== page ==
Reading the green
Books About Golf

>I can’t review this

>Over the past year, I’ve had the honor of reporting on the quality of various and sundry golf publications on behalf of the site. I’ve certainly enjoyed this opportunity.

Before going any further, let me make sure I’d be the first to allow that opinions are like bottoms, divided, and a book (or movie, or album) that’s great for one person may or may not be anywhere close to that of another person. Someone recommended a book called “How To Hit Every Shot”, so I thought I’d give it a try. It outlines 101 different golf shots, and expresses methods and techniques for pulling each shot off.

If this book works for you, then I’m very happy for you. For me, I had a hard time getting over the atrocious writing and editing that allowed shot #2, “Power Fade”, to reach the printed page.

Maybe I’m being picky, but I just don’t think this is the kind of advice we should have to pay thirty dollars for. I love your money more than that. Here goes:

In the introduction to this shot the writer(s) state “Old-school instruction tells you to open your stance, point your clubface at where you want the ball to end up and then swing along your stance line. That’s a lot to think about. There’s a much easier way , and all you have to do is make your normal swing. Follow the instructions at right”.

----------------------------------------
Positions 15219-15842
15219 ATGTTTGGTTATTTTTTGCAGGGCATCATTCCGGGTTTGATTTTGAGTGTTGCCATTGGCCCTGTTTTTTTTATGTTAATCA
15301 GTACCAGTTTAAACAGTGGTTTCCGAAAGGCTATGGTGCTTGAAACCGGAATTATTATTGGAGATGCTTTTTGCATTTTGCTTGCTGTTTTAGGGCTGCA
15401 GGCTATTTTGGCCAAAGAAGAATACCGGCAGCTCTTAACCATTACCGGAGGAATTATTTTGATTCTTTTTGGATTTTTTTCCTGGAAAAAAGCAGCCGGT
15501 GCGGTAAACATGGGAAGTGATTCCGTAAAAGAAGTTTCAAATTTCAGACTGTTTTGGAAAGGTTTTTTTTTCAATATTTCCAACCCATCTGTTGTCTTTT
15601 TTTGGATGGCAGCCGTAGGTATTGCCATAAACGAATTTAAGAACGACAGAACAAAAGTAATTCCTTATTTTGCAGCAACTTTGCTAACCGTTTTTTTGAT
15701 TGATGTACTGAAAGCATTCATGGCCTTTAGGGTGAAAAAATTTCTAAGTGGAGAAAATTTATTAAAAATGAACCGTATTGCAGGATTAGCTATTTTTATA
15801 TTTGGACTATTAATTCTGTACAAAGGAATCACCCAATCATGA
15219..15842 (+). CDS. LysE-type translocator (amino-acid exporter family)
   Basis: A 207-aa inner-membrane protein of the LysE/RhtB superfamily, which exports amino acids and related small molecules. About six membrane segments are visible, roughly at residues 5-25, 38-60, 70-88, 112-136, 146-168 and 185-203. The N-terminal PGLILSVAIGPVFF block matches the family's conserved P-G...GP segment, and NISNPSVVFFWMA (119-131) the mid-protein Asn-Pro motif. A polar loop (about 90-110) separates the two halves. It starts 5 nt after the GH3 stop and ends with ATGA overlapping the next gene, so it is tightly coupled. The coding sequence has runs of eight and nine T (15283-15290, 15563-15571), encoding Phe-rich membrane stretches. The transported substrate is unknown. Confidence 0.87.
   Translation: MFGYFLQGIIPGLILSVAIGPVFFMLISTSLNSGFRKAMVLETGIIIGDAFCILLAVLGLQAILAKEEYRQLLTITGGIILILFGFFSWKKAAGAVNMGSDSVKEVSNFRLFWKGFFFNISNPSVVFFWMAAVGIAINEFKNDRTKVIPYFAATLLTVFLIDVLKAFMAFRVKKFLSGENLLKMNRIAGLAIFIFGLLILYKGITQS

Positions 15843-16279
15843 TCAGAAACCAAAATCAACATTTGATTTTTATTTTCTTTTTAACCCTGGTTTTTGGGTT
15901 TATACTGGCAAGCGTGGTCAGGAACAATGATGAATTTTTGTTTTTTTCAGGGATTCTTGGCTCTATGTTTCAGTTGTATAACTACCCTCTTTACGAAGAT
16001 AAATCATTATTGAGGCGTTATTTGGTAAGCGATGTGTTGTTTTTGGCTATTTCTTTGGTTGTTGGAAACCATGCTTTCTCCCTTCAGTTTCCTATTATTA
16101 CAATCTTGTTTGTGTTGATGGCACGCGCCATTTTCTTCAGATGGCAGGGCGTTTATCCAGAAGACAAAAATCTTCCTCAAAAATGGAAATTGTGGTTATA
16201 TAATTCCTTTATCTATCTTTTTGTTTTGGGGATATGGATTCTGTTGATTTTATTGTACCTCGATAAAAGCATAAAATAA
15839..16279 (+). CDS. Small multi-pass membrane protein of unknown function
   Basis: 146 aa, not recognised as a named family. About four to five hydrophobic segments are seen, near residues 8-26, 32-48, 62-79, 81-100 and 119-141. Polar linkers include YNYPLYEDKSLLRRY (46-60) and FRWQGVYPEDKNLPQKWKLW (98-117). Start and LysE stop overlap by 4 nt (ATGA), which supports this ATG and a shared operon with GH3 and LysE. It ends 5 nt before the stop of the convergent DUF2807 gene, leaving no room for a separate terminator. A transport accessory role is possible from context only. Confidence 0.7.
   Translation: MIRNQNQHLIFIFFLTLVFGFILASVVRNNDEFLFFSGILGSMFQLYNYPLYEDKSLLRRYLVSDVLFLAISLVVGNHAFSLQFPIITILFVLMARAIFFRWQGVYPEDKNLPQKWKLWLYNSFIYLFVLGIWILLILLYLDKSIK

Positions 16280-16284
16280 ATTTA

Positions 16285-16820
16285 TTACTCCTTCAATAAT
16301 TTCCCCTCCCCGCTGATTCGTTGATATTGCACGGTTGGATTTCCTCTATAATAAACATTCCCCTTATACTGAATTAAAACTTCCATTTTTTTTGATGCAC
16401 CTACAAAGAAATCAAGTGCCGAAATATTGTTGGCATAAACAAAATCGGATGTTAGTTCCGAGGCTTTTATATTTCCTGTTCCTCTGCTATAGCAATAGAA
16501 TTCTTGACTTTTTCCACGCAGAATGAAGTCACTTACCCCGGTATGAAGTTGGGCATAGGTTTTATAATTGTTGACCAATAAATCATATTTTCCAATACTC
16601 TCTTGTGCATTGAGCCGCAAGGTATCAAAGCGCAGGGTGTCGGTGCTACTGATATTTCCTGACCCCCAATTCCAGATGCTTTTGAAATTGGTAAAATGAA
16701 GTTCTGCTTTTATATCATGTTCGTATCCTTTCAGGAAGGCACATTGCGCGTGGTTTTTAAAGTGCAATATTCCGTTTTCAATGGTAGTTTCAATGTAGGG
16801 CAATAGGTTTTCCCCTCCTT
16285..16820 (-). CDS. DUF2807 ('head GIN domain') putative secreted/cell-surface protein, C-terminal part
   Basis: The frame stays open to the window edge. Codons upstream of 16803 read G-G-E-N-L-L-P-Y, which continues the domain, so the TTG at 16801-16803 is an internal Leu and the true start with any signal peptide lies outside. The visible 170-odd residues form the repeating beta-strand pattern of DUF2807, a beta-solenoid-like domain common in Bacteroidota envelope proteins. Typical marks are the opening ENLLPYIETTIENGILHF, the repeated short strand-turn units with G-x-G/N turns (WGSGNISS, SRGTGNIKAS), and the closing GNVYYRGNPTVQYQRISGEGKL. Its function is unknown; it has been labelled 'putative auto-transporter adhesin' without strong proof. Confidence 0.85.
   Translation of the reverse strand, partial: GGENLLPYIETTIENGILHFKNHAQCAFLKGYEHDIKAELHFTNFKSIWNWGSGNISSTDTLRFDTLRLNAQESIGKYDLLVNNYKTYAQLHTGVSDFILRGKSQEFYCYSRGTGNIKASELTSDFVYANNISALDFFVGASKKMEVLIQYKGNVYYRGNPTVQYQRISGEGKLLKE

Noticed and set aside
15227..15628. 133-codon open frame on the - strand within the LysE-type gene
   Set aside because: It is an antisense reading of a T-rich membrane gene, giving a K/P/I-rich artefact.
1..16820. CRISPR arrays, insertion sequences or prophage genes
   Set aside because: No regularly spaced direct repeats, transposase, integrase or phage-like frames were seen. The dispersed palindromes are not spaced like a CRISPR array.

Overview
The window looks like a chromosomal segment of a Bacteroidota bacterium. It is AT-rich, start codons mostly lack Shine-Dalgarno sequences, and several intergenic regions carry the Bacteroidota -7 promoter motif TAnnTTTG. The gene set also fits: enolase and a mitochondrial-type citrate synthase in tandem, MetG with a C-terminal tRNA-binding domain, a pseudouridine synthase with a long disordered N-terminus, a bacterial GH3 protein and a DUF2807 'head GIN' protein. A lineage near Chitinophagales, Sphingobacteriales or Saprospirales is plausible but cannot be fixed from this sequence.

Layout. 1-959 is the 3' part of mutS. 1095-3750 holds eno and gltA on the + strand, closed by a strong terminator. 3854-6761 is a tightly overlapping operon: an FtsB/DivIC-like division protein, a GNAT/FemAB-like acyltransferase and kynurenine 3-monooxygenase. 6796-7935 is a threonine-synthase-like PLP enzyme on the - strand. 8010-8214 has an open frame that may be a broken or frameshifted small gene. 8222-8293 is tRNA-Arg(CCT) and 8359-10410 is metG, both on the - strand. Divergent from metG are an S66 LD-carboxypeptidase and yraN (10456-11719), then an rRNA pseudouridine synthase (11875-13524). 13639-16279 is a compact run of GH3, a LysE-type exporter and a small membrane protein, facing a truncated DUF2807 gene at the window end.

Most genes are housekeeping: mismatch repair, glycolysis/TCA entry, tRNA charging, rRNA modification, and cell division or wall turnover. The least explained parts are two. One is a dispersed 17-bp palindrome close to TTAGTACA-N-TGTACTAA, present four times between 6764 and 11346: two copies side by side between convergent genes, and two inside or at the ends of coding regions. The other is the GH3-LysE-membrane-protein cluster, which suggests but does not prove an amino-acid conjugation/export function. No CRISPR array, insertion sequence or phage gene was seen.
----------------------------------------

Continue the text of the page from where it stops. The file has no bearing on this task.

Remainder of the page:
So far so good. Sounds like they’re about to lay some severly slimmed down and simplified golf lessons on us. So I read on:

“Step 1 – Take aim at the left side of the fairway”. Boy, this sure sounds a lot like you should “open your stance”.

“Step 2 – Open the face”. Given that your stance is already open (or aiming at the left side of the fairway), this pretty much works out to be “pointing your clubface at where you want the ball to end up”.

“Step 3 – Hit the outside. Make your normal backswing and downswing.” If I didn’t know better, I would say this sounds like “swing along your stance line”.

Now, I have no problem with a writer accepting that standard, accepted golf instructions actually were the best way to hit this shot. What I do have a problem with is the fact that they presented their instructional steps as representing a new and revolutionary way to hit this shot, but then they proceeded to take the same steps that they were very quick to put down in the introduction.

There may well be very valuable tips and techniques in this book, but I for one will have a VERY difficult time allowing them to sink in.


About golferinkilt

Creative golfing and creative writing


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